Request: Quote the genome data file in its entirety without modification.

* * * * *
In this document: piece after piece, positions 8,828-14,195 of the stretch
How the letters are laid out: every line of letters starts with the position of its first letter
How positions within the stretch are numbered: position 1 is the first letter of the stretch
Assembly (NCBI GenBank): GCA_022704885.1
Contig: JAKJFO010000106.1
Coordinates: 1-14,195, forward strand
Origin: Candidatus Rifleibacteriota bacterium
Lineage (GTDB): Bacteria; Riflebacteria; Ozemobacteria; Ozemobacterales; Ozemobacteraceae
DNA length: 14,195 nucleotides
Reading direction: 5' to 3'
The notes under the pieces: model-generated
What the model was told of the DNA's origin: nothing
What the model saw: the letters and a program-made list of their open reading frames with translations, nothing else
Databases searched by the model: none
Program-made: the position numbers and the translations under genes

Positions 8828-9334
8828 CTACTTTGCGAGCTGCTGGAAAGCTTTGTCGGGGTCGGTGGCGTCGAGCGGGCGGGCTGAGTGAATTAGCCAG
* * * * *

In this document: piece after piece, positions 8,828-14,195 of the stretch
How the letters are laid out: every line of letters starts with the position of its first letter
How positions within the stretch are numbered: position 1 is the first letter of the stretch
Assembly (NCBI GenBank): GCA_022704885.1
Contig: JAKJFO010000106.1
Coordinates: 1-14,195, forward strand
Origin: Candidatus Rifleibacteriota bacterium
Lineage (GTDB): Bacteria; Riflebacteria; Ozemobacteria; Ozemobacterales; Ozemobacteraceae
DNA length: 14,195 nucleotides
Reading direction: 5' to 3'
The notes under the pieces: model-generated
What the model was told of the DNA's origin: nothing
What the model saw: the letters and a program-made list of their open reading frames with translations, nothing else
Databases searched by the model: none
Program-made: the position numbers and the translations under genes

Positions 8828-9334
8828 CTACTTTGCGAGCTGCTGGAAAGCTTTGTCGGGGTCGGTGGCGTCGAGCGGGCGGGCTGAGTGAATTAGCCAG